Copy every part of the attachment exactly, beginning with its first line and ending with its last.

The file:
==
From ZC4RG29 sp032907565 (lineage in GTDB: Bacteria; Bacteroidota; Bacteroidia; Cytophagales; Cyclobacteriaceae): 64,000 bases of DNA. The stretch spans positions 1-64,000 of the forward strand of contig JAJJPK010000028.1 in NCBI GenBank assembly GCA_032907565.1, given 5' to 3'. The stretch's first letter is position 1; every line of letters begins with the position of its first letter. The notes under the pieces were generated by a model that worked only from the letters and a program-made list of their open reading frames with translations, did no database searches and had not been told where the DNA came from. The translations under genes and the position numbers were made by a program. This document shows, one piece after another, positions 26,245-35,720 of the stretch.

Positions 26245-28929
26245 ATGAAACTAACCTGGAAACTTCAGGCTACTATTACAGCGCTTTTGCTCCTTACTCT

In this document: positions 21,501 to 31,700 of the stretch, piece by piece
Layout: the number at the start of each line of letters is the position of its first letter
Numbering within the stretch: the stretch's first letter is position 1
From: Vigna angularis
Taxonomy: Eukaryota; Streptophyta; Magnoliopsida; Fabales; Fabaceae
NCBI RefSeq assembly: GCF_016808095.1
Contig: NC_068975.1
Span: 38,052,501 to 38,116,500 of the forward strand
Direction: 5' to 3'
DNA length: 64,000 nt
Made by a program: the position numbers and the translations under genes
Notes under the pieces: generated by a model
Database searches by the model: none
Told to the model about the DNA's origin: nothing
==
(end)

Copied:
From ZC4RG29 sp032907565 (lineage in GTDB: Bacteria; Bacteroidota; Bacteroidia; Cytophagales; Cyclobacteriaceae): 64,000 bases of DNA. The stretch spans positions 1-64,000 of the forward strand of contig JAJJPK010000028.1 in NCBI GenBank assembly GCA_032907565.1, given 5' to 3'. The stretch's first letter is position 1; every line of letters begins with the position of its first letter. The notes under the pieces were generated by a model that worked only from the letters and a program-made list of their open reading frames with translations, did no database searches and had not been told where the DNA came from. The translations under genes and the position numbers were made by a program. This document shows, one piece after another, positions 26,245-35,720 of the stretch.

Positions 26245-28929
26245 ATGAAACTAACCTGGAAACTTCAGGCTACTATTACAGCGCTTTTGCTCCTTACTCT

In this document: positions 21,501 to 31,700 of the stretch, piece by piece
Layout: the number at the start of each line of letters is the position of its first letter
Numbering within the stretch: the stretch's first letter is position 1
From: Vigna angularis
Taxonomy: Eukaryota; Streptophyta; Magnoliopsida; Fabales; Fabaceae
NCBI RefSeq assembly: GCF_016808095.1
Contig: NC_068975.1
Span: 38,052,501 to 38,116,500 of the forward strand
Direction: 5' to 3'
DNA length: 64,000 nt
Made by a program: the position numbers and the translations under genes
Notes under the pieces: generated by a model
Database searches by the model: none
Told to the model about the DNA's origin: nothing